Tanzanian research institution receives financial support to boost grape farming

TANZANIA –The Tanzania Agricultural Research Institute (TARI) has received US$130 000 (Tzs 297m) from the Tanzania Commission for Science and Technology (COSTECH) aimed at capacitating the institute to boost grape farming in the country.

According to a Daily News report, the funds will see the research institution acquire modern research technology as well enable a facelift of the laboratory at its Makutupora Centre.

“The facility will help farmers produce grapes with recommended sugar content to enable wine making companies to produce best wines,” said Dr Cornel Masawe, head of TARI Makutupora Centre.

Dr Masawe also unveiled plans of setting up special training programme that will include a series of theoretical and practical training to equip farmers and extension officers with key knowledge on how to grow grapes profitably.

“The initiative will also see grape farmers empowered with modern ways of processing grapes into juice,” he noted adding that the programme would also support research projects to produce varieties of hybrid grape seeds.

According to Dr Masawe, TARI has already started to disseminate knowledge on agronomic practices among grape farmers and extension officers in some grape growing regions.

Mr Richard Malle, an officer at TARI, underscored the need for the government to continue investing heavily in grape farming highlighting that the country has ideal climatic conditions for facilitating two grape harvesting seasons a year.

Additionally, Mr Sebastian Kandila, the institute’s spokesperson, said that TARI is committed to improving the grapes sector, through innovations and implementation of key research projects.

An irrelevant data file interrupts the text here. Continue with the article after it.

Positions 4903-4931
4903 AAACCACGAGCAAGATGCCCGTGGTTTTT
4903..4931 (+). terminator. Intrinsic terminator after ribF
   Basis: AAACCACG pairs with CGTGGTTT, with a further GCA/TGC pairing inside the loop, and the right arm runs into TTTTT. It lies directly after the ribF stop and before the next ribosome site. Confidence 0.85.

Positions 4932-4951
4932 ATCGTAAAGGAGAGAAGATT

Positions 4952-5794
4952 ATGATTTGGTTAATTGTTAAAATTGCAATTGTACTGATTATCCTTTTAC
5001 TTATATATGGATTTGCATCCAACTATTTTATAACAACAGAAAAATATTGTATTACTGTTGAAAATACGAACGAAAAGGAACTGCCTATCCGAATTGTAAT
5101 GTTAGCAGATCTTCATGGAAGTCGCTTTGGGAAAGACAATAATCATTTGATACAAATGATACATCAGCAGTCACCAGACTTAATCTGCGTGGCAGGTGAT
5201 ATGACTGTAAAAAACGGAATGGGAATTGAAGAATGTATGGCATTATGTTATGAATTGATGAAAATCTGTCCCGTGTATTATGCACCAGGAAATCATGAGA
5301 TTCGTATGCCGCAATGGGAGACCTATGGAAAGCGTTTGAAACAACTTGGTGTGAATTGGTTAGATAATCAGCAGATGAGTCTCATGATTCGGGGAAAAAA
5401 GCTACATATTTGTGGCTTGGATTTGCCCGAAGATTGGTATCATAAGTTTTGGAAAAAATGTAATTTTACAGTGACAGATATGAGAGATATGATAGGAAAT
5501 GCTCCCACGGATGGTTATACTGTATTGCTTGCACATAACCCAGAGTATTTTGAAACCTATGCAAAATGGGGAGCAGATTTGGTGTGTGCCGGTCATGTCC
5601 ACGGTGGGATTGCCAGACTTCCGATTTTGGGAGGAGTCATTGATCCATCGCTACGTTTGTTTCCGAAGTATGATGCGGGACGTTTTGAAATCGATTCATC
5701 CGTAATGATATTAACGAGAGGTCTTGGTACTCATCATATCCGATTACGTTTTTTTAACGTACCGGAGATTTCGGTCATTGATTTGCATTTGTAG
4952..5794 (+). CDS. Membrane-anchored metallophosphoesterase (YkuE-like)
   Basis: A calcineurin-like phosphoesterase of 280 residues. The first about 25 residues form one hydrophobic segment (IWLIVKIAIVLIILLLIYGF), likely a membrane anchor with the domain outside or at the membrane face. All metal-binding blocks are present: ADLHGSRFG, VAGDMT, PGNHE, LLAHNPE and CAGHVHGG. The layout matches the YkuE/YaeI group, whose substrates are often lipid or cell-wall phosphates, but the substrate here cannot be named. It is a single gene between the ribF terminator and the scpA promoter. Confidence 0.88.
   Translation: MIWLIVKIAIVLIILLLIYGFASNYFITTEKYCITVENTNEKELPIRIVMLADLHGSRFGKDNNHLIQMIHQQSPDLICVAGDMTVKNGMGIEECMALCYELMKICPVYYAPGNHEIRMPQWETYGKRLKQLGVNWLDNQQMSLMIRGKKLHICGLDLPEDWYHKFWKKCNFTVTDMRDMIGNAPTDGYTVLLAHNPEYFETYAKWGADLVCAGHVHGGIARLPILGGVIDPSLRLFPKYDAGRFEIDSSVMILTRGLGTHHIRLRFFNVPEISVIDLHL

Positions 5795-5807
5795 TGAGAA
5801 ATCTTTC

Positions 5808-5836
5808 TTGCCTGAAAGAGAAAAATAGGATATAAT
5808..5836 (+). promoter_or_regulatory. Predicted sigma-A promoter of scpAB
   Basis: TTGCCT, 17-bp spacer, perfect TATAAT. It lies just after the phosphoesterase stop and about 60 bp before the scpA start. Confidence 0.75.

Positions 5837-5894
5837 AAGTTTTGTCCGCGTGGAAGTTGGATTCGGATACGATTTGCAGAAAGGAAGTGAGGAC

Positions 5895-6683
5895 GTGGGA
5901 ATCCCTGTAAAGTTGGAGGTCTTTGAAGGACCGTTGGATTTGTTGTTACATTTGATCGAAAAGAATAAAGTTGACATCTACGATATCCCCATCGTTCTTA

He cited Makutupora Red and Chenin White as the types of wine grape varieties grown in the country and which had been researched and certified by relevant authorities.

The centre is also set to benefit from a US$25million cassava breeding project funded by the Melinda and Bill Gates Foundation and the UK department for International Aid (UK aid) aimed at developing improved varieties of cassava.

The project will be implemented by four breeding institutions in Africa; West African Centre for crop improvement in Ghana (WACCI), International Institute of Tropical Africa (IITA), NACRII in Uganda and the Tanzania Agricultural Research Institute (TARI).

TARI in partnership with the Australia Centre for International Agricultural Research has also launched a new technology dubbed as ‘Conservation Agriculture-based Sustainable Intensification’ (CASI) that seeks to promote sustainable agricultural practices in the country.

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